The British Library have done it again! This delightful little book on Medieval Monsters by Damien Kempf and Maria L Gilbert is the perfect introduction to all those fascinating creatures which delighted the mediæval mind as much as many of us today. Sometimes the monsters are familiar – the one on the right is the devil waiting for death when the soul leaves the body. In mediæval times this was believed to be through the mouth, hence the devil’s hands ready to make a timely catch!
And here the devil has been successful. The soul is often depicted as a newborn baby, so this poor chap, having left this mortal coil, is off to spend eternity in hellfire as the devil drags his soul there.
The devil was often at work in other ways too. Here is St John the Evangelist, with a couple of completed books behind him, writing the Book of Revelation on the island of Patmos – a place known for its dangerous criminals, scary bears and lions. None more so dangerous and scary than the devil who is here stealing the saint’s inkpot to prevent him writing the word of God.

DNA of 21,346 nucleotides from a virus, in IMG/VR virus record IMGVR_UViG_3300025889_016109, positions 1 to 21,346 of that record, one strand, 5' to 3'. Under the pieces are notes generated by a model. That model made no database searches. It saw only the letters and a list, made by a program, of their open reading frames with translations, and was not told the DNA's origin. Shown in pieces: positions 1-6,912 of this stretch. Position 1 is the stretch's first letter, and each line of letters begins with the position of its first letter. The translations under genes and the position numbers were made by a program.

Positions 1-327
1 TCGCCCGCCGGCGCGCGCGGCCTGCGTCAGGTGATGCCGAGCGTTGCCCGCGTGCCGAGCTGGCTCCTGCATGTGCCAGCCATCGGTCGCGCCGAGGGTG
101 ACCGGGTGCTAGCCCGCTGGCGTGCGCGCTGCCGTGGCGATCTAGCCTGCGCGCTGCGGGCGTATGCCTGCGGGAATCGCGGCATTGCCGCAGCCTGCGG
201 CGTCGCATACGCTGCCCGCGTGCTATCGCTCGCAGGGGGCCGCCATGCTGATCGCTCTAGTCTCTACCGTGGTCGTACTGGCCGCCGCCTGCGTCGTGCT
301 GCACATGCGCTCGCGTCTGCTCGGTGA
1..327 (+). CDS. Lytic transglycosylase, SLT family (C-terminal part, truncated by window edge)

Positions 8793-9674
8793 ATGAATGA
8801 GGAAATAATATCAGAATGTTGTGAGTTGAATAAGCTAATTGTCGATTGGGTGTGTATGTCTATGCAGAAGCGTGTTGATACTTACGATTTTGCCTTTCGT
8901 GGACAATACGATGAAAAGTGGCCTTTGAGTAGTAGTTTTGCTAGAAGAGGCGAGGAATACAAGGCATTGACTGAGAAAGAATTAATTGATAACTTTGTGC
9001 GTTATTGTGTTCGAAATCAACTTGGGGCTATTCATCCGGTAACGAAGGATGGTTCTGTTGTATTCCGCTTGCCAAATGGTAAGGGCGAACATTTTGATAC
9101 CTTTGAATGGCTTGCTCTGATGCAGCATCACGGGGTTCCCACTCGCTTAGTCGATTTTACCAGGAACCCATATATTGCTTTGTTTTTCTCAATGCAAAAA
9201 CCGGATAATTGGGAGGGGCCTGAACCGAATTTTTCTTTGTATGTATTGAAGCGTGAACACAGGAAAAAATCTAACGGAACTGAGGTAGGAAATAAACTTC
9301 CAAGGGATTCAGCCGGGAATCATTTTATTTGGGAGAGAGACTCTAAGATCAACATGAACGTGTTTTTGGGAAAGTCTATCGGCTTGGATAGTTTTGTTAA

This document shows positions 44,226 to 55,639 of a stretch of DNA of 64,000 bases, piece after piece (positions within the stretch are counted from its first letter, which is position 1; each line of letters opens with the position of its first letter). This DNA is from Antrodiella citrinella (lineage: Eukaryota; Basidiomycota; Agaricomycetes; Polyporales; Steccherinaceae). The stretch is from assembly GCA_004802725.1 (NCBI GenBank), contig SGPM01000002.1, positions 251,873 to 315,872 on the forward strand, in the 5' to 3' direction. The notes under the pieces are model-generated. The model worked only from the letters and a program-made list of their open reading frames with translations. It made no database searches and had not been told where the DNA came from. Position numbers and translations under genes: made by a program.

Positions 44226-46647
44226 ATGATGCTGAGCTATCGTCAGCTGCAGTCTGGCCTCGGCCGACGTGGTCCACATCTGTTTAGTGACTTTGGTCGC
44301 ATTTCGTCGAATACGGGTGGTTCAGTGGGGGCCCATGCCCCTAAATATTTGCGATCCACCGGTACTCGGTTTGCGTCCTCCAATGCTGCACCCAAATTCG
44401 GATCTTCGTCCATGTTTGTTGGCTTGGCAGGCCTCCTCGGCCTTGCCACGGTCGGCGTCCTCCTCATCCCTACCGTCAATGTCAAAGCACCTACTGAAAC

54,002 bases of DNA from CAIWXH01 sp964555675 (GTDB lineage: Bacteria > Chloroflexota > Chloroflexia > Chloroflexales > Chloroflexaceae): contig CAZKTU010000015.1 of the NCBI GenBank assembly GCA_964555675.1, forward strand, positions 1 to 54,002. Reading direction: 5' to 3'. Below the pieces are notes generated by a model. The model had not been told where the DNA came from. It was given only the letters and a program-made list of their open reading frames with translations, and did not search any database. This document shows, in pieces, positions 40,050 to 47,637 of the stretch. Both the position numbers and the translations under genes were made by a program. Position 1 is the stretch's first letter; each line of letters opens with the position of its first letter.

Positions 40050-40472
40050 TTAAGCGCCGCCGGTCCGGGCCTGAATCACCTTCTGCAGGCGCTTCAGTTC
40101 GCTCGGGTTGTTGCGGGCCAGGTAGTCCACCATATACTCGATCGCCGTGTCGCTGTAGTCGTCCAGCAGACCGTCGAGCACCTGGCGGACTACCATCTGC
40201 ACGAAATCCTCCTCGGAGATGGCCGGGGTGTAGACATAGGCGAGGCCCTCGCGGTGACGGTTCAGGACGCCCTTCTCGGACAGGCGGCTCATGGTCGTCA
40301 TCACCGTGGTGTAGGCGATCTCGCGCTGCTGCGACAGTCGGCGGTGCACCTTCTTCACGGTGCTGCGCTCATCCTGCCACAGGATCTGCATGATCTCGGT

But it is the invented animals and grotesques which are often so intriguing. What about Panotii (which means ‘all ears’ in Greek) who had such big ears that are so large they act as scarves or blankets? Others have slightly smaller ears, but pointed, wizened grey faces and hands that are claws, with bodies wrapped in a long cloak. Now some of you may have thought that the creatures in Star Wars were completely invented, but no, here is Yoda on the right, the legendary Jedi Master, instructor of Luke Skywalker (NB I am getting this info from the internet!).
This little book covers a number of fantastical monsters as well as dragons, unicorns, mermaids, werewolves and very many more. Many of the images are full page which means that you really can see the details and the print quality and design make it a delightful book to read.
If you want to see more mediæval creatures, here’s the top ten monsters of the middle ages here